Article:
House Hunting in Australia: A Converted Salvation Army Hall in Sydney

This three-bedroom home is in Leichhardt, a dense suburb about three miles from the central business district of Sydney, Australia. Built in 1916, the building was originally a Salvation Army hall. The current owners converted the property in about 1997, taking care to retain its original facade and interior details out of respect for its long history in the neighborhood, said Ben Southwell, a sales agent with Cobden & Hayson, which has the listing.

“They didn’t want to chip away at the fabric that had been laid down in the area,” Mr. Southwell said. “Even after they moved in, people were still dropping off donations under the door for a while.”

The 2,874-square-foot home, on about a tenth of an acre, does not have the lengthy list of amenities typically found in properties at this price point. Rather, Mr. Southwell said, “you’re paying for the nostalgia of the home and the uniqueness. There’s just not another one down the road.”

The front entrance, beneath the original Salvation Army sign, opens to the main hall, which serves as a combined living, dining and office space. The 20-foot, ornamental plaster ceilings are original to the hall. The owners covered the floors with engineered American oak.

The kitchen, across the back of the hall, sits on what used to be the stage, and is elevated over the living area, Mr. Southwell said. A long, granite-topped island has seating for four. Hanging above is an antique sled that now serves as a pot rack. A commercial-grade gas range and a double refrigerator are on the back wall.

Two sets of French doors on one side of the hall open onto the garden courtyard, which has a wood deck, stone terrace, fish pond, and a built-in gas barbecue. The garden is also reachable through a pair of iron gates fronting the street.

A wing added behind the hall has a lower-level main suite and two bedrooms above. The main suite includes a large bathroom with radiant heat beneath porcelain flooring, a double vanity with two vessel sinks, a walk-in shower and a round soaking tub. The adjoining office space, which can be opened to the courtyard, could be converted to a fourth bedroom, Mr. Southwell said.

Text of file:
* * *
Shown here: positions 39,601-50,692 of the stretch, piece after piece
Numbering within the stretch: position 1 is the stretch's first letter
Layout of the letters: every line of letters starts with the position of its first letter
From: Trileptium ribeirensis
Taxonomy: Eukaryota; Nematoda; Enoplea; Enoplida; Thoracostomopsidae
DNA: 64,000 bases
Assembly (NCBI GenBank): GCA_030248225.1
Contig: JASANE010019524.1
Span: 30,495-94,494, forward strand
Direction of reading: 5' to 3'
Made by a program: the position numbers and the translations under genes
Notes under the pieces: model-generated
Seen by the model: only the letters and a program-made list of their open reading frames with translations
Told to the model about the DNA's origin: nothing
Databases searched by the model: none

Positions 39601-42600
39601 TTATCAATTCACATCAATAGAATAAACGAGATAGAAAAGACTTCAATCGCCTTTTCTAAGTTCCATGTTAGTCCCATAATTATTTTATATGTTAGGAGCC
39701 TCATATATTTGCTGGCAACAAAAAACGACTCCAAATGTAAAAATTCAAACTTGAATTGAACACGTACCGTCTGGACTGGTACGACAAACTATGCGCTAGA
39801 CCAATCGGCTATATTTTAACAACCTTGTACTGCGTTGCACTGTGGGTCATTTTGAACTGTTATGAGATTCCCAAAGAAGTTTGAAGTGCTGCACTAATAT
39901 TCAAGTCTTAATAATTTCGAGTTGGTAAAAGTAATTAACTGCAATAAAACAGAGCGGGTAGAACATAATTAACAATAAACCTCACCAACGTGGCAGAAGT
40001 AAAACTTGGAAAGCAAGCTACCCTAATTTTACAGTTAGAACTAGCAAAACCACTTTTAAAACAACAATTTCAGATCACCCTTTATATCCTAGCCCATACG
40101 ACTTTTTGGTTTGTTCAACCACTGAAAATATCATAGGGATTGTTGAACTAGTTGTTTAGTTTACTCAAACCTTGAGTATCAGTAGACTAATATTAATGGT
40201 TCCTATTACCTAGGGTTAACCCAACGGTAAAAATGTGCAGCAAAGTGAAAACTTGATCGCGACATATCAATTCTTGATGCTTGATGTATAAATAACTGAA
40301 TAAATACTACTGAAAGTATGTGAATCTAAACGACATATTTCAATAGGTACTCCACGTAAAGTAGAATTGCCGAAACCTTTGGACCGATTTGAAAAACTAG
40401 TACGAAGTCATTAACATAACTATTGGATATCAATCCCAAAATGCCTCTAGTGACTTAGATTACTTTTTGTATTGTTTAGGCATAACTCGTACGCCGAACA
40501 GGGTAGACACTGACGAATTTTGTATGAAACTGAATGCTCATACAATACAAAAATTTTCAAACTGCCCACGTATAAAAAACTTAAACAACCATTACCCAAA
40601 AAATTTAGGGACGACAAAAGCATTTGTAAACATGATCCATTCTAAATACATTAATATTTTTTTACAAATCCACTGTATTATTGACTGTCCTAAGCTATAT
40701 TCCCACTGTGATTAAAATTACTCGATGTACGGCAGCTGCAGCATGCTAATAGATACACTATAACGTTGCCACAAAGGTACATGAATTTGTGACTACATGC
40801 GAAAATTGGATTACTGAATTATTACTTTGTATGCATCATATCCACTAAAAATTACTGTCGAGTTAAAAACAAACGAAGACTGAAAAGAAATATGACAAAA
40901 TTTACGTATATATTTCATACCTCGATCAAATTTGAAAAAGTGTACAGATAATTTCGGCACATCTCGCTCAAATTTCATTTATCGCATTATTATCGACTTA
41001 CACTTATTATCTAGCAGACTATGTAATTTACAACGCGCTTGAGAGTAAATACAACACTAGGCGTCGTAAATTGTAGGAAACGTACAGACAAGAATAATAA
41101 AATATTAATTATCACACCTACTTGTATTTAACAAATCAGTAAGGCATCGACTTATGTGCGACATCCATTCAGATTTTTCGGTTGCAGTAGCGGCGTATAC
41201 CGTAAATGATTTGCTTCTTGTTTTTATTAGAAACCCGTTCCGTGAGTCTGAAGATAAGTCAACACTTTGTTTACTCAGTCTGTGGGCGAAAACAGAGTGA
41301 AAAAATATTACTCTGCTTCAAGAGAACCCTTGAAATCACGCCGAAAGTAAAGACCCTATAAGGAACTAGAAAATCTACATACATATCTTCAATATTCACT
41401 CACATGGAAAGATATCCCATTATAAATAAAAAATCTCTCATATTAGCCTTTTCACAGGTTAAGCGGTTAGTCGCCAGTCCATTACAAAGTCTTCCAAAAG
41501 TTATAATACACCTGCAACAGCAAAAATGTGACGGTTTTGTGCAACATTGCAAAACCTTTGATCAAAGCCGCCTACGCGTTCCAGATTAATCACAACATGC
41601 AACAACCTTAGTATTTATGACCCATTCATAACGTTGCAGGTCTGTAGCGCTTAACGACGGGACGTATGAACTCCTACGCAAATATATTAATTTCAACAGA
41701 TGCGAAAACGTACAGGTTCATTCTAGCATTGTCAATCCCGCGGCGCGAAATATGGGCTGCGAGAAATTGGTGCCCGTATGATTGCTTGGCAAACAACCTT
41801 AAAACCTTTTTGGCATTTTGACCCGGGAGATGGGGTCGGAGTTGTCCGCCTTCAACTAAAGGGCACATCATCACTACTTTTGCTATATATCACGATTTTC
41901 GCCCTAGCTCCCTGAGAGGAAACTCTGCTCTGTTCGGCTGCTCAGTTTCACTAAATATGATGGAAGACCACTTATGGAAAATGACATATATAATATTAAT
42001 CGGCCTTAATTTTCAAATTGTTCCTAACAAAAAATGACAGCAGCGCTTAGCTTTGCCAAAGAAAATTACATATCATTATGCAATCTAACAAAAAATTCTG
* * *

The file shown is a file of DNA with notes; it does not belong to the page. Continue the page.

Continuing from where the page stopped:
Two upper-level bedrooms, one of which has a small balcony overlooking the courtyard, share a large bathroom.

The property occupies a corner lot on Carlisle Street, a block from Norton Street, the retail center and restaurant row of Leichhardt, Mr. Southwell said. The suburb, about eight miles inland from Australia’s southeast coast, has strong Italian roots dating to the late 1800s, and was long known for its authentic Italian cuisine. While the restaurant offerings are now more diverse, the annual Norton Street Italian Festa continues to celebrate the area’s Italian heritage every October.

Leichhardt is less than 15 minutes from Sydney’s central business district and about 25 minutes from Sydney Kingsford Smith Airport, depending on the time of day.

The housing market in greater Sydney — the capital of New South Wales and Australia’s largest metro area, with about 5.3 million residents — was “in a state of increasing positive momentum,” said Louis Christopher, the managing director at SQM Research, a Sydney-based investment research house. “Prices were rising at an annual rate of 7 to 9 percent.”

That momentum, which followed a couple of years of sagging prices nationally, came to a halt with the pandemic. In the second quarter of 2020, seven of Australia’s eight state capitals saw a drop in residential property prices, according to the Australian Bureau of Statistics, with Melbourne (-2.3 percent) and Sydney (-2.2 percent) registering the biggest decreases. Prices, however, were still 6.2 percent higher year over year.

In Sydney, some centrally located properties saw value declines of 8 to 10 percent, as buyers’ tastes shifted to less dense areas, Mr. Southwell said. However, since the Australian government began loosening Covid-19 restrictions in May, prices in Sydney have begun to rise again, if slightly, by 0.3 to 0.7 percent, he said.

A two-bedroom apartment in Sydney’s central business district that would have sold for about 1.4 million Australian dollars ($1.02 million) before the pandemic now sells for closer to 1.2 million ($876,000), Mr. Christopher said.

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